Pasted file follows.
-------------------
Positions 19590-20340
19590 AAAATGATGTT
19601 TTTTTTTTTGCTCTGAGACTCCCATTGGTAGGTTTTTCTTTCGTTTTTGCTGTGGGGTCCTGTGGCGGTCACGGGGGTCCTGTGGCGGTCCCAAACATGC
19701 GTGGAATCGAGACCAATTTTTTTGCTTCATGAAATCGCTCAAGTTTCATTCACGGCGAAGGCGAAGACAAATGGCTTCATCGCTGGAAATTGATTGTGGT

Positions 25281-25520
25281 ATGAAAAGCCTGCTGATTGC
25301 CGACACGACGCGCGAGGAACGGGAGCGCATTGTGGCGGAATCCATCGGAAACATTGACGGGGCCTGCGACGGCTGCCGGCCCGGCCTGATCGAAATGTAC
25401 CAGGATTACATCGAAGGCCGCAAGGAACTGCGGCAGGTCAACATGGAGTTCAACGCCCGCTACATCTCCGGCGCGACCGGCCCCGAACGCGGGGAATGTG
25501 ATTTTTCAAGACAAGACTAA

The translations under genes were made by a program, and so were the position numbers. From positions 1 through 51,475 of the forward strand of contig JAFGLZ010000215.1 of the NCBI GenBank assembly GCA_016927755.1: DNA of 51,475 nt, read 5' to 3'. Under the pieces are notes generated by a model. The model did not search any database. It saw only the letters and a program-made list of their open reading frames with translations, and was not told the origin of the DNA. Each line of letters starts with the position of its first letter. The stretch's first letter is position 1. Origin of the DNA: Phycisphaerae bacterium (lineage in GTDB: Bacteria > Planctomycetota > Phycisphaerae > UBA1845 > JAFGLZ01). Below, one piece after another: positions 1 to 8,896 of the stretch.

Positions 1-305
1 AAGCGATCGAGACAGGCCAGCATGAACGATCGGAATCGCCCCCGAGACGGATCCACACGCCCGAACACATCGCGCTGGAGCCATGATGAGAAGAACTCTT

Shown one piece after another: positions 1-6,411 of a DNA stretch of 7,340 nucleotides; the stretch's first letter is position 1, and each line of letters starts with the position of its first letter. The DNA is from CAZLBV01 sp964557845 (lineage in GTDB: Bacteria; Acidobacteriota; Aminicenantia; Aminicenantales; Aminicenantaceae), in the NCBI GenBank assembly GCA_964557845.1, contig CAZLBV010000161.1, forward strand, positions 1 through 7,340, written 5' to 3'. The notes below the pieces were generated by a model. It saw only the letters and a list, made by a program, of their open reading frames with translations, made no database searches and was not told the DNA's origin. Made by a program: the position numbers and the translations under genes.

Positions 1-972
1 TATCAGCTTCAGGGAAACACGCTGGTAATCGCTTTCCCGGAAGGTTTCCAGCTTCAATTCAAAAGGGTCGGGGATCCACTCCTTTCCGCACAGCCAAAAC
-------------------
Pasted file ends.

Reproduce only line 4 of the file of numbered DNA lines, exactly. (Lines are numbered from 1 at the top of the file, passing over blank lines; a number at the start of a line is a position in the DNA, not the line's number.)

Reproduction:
19701 GTGGAATCGAGACCAATTTTTTTGCTTCATGAAATCGCTCAAGTTTCATTCACGGCGAAGGCGAAGACAAATGGCTTCATCGCTGGAAATTGATTGTGGT